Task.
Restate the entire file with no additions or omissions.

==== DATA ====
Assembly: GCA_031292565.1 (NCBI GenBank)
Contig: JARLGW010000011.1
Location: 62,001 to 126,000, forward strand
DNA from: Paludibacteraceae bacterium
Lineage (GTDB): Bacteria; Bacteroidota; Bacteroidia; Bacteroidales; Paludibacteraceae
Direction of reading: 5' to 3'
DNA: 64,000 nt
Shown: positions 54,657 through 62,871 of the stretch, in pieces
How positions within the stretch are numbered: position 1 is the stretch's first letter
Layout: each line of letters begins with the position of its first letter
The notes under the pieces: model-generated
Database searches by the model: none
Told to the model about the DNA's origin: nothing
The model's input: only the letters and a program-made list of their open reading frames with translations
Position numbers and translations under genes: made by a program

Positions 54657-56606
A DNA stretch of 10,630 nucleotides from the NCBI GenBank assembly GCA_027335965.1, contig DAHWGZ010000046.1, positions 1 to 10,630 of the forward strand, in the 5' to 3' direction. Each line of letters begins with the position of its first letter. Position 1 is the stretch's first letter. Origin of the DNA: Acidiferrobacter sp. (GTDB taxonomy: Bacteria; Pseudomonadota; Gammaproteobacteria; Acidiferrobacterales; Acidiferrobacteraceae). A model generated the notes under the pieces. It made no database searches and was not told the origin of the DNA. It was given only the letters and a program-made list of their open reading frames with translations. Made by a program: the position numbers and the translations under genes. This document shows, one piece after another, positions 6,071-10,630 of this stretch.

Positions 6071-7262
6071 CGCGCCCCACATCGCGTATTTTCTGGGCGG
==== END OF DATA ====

Assembly: GCA_031292565.1 (NCBI GenBank)
Contig: JARLGW010000011.1
Location: 62,001 to 126,000, forward strand
DNA from: Paludibacteraceae bacterium
Lineage (GTDB): Bacteria; Bacteroidota; Bacteroidia; Bacteroidales; Paludibacteraceae
Direction of reading: 5' to 3'
DNA: 64,000 nt
Shown: positions 54,657 through 62,871 of the stretch, in pieces
How positions within the stretch are numbered: position 1 is the stretch's first letter
Layout: each line of letters begins with the position of its first letter
The notes under the pieces: model-generated
Database searches by the model: none
Told to the model about the DNA's origin: nothing
The model's input: only the letters and a program-made list of their open reading frames with translations
Position numbers and translations under genes: made by a program

Positions 54657-56606
A DNA stretch of 10,630 nucleotides from the NCBI GenBank assembly GCA_027335965.1, contig DAHWGZ010000046.1, positions 1 to 10,630 of the forward strand, in the 5' to 3' direction. Each line of letters begins with the position of its first letter. Position 1 is the stretch's first letter. Origin of the DNA: Acidiferrobacter sp. (GTDB taxonomy: Bacteria; Pseudomonadota; Gammaproteobacteria; Acidiferrobacterales; Acidiferrobacteraceae). A model generated the notes under the pieces. It made no database searches and was not told the origin of the DNA. It was given only the letters and a program-made list of their open reading frames with translations. Made by a program: the position numbers and the translations under genes. This document shows, one piece after another, positions 6,071-10,630 of this stretch.

Positions 6071-7262
6071 CGCGCCCCACATCGCGTATTTTCTGGGCGG